This image was created with data collected OSTM/Jason 2 during a 10-day period centered on November 1, 2009. Red and white areas in the central and eastern equatorial Pacific were 100 to 180 millimeters (4 to 7 inches) above normal. In the western equatorial Pacific, blue and purple areas show where sea levels were between 80 and 150 millimeters (3 and 6 inches) below normal.
Sea surface height is an indication of temperature because water expands slightly as it warms and contracts as it cools. The elevated sea levels in the central and eastern Pacific are equivalent to sea surface temperatures more than one to two degrees Celsius above normal (two to four degrees Fahrenheit).
The Kelvin wave was triggered by a large-scale, sustained weakening of trade winds in the western and central equatorial Pacific during October. The change in winds disturbs not only the surface currents but also the deeper ocean circulation. The disturbances reverberate along the thermocline—the boundary between warm, surface water and cold, deep water—as large, slow-moving waves. Similar, weaker events that began in June 2009 initially triggered and have sustained the present El Niño.
Although El Niño means drought in some parts of the world, in other places it can bring drought relief. “In the American West, where we are struggling under serious drought conditions, this late-fall charge by El Niño is a pleasant surprise, upping the odds for much needed rain and an above-normal winter snowpack,” said oceanographer Bill Patzert of NASA’s Jet Propulsion Laboratory in California.

Amazing Wave Clouds from South Sandwich Islands

As they cross the ocean, ships make waves in the water. Even though they sit still, islands can make equally dramatic waves—in the air. This was the case in the southern Atlantic Ocean in late November 2009. The South Sandwich Islands conspired with air currents to make wave patterns in clouds.
The Moderate Resolution Imaging Spectroradiometer (MODIS) on NASA’s Terra satellite captured this natural-color (photo-like) image on November 23, 2009. Saunders, Montagu, and Bristol Islands, part of the South Sandwich chain, all trigger V-shaped waves that fan out toward the east. The white clouds over the dark ocean water vaguely resemble zebra stripes.
The South Sandwich Islands are of volcanic origin—Bristol and Montagu have been active during recorded history—and all the islands poke rugged summits above the ocean surface. The islands disturb the smooth flow of air, creating waves that ripple through the atmosphere downwind of the obstacles.

Tropical Storm Nida

Nida formed as a tropical depression over the western Pacific Ocean on November 22, 2009. Late the following day, Nida had strengthened to a tropical storm, with maximum sustained winds of 35 knots (65 kilometers per hour) and gusts up to 45 knots (85 kilometers per hour).
The Moderate Resolution Imaging Spectroradiometer (MODIS) on NASA’s Aqua satellite captured this true-color image on November 23, 2009. Focusing on the center of the storm, this image shows what appears to be a tall cloud tower casting a shadow to the north. Thick clouds fan out from this apparent tower toward the west and south. On the north and east sides, a break appears in the clouds, but a larger ring of clouds surrounds the storm’s center.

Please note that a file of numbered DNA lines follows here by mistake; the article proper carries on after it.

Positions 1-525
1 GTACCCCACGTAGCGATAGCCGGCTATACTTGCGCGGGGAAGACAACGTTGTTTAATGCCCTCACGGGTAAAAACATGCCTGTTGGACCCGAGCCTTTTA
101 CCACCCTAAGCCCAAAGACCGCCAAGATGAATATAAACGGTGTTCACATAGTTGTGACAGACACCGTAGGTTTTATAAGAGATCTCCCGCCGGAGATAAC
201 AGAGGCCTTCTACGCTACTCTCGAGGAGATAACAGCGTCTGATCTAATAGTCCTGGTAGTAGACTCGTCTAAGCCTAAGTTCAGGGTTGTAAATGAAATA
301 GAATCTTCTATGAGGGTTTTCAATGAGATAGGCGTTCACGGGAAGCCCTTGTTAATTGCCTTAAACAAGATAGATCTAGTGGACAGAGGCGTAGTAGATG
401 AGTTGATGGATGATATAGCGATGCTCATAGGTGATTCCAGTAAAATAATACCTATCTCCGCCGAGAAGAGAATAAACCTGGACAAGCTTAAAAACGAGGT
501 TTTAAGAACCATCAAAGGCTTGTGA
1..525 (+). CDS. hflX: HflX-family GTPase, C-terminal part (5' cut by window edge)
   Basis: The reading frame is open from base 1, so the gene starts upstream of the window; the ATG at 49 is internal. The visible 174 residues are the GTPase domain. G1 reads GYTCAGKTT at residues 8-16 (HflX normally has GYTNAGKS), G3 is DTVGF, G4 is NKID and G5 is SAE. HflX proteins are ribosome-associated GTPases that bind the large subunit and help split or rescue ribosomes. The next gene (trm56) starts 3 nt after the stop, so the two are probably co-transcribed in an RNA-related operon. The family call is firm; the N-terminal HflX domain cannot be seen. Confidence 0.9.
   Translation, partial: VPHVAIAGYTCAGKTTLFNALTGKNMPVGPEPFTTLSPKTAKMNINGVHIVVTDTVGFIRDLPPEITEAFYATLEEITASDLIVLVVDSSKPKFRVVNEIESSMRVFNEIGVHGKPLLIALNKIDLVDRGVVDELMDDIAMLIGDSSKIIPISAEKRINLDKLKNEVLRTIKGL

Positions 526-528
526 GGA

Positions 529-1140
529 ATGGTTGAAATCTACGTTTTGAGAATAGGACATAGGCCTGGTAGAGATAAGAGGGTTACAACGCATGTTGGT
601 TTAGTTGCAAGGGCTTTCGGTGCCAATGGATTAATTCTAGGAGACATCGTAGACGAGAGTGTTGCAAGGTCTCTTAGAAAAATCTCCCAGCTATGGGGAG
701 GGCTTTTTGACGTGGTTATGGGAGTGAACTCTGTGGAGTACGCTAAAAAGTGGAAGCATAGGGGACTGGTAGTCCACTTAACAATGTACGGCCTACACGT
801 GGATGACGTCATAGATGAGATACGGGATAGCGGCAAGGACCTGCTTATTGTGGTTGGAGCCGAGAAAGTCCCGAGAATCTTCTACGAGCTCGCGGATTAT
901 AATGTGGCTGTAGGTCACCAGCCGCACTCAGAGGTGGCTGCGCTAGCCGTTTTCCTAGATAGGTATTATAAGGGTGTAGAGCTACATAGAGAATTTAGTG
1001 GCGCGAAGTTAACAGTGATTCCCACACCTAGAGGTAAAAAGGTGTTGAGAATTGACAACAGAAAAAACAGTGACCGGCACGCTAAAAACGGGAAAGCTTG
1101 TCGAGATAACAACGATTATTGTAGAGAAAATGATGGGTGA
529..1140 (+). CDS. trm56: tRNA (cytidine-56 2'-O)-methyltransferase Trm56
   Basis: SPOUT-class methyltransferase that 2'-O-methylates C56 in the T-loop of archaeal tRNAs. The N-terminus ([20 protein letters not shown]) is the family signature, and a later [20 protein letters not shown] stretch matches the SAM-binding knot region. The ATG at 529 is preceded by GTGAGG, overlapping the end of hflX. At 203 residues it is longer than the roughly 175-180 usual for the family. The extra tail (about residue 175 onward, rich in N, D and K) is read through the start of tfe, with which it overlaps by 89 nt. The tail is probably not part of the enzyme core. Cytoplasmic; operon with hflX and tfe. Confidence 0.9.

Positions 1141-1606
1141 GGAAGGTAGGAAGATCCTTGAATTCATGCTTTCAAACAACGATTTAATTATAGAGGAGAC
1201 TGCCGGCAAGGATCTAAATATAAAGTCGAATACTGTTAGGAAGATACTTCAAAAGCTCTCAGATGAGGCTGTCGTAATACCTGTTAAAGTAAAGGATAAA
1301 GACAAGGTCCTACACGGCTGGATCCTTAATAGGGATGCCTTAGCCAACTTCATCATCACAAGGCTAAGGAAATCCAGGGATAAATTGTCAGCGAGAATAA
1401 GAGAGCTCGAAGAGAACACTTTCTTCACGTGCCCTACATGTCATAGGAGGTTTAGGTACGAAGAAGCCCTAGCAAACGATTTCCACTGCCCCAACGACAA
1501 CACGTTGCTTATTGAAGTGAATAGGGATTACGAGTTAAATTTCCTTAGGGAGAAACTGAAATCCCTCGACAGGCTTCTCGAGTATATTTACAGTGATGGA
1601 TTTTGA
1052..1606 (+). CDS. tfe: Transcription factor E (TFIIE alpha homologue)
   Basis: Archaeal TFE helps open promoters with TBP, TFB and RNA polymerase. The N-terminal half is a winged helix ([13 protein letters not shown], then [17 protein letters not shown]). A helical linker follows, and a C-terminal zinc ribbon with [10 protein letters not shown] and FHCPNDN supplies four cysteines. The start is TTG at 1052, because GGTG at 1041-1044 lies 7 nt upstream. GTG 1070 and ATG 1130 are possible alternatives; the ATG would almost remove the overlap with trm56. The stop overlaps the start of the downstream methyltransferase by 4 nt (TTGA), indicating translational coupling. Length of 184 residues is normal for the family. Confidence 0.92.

@@@  Our reader comment  @@@@@@@@@@@
In west Pacific at 10.8 Deg North and 143.7 Deg East NIDA is brewing. Expected Central Pressure 956 hPa.[Terrifying nature, in deed]
27 W & 96 W are also brewing. Similarly in Indian Ocean 5.6N / 92.2 E (96B)is brewing. However as the upper guiding winds are SWly there are chance it may take re curvature when it enters Bay and may hit Myanmar. [But this is too early to be precise]
RT @tam007: Yes its damn hot. Welcome to Chennai! RT @ridwan326: It's freaking hot here!!!

Calcutta - weather mystery

Winter has come a fortnight early but experts are not sure how long it will stay, given the year’s bizarre weather patterns. “For all you know, it might leave earlier than usual,” said O.P. Sharma, the chief meteorologist in a private agency.

Metro decodes the freak meteorological year that is.

Summer heat waves

A heat wave scorched the city from April 18 to 28. The period was the hottest in six decades with the mercury crossing 40 degrees eight times.

May began with a nine-day heat wave when the mercury soared to 41.8 degrees.

Local factors: Nor’westers could not develop as there was not enough moisture in the lower troposphere.

Global factors: Hot, dry northwesterlies and westerlies blew in from central Asia because of the heat wave in central and north India.

Monsoon’s early arrival

Rains arrived on May 25, a fortnight before schedule, powered by Cyclone Aila.

Local factors: The formation of the cyclone over the Bay.

Global factors: Experts blame Aila’s ferocity — responsible for the monsoon’s early arrival — on global warming.

June heat wave

After entering Bengal on May 25, the monsoon flow took 30 days to get activated. So, June was dry and hot. A weeklong heat wave tormented the city from June 7.

Local factors: Lack of enough moisture in the lower troposphere, hindering formation of rain clouds.

Global factors: El Nino (warming of sea water) over the Pacific Ocean delayed monsoon activation.

Maverick monsoon

Rainfall from May to August was 10 per cent below average. But the city finally closed its monsoon account with 15 per cent surplus rainfall, thanks to a surge in showers in September. The city received over 300mm rain between September 3 and 9 and more than 360mm in the Puja month (22 per cent more than usual).

Local factors: Variation in moisture content.

Global factors: El Nino, global warming and MaddenJulian Oscillation or MJo (fluctuation in atmospheric pressure over oceans).

November swelter

The first half was the hottest in five decades. Minimum temperature on November 15 was eight degrees above normal.

Local factors: A high-pressure belt over the Bay.

Global factors: None.

Winter comes early

The mercury started dropping after the November 16 rain; winter set in on Sunday.

Local factors: A low-pressure area over south Bengal.

Global factors: Wet wind from the Mediterranean Sea and the northwesterlies
Almost all models now has played down the formation of Cyclone just north of Andaman... instead they are focusing on "95B" area.
COLA GFS.. now predicts a LOW pressure to move into north TN coast around 30-Nov ..
Where is "95B"?? IMD's MM5 and WRF models still suggest a Depression formation around south-east Bay ..
Very latest satellite shot shows .. a CLEAR lndia ..
Where is "95B"..?? as GFS models predicted, it has vanished ..
Chennai - Where are the rains?? Nothing so far.. but isolated local short shower possible from 10 am to 2 pm.. Not area specific.
Satellite at 5:30am showed some cloud formations over central TN, north Kerala, and Gulf of Mannar ..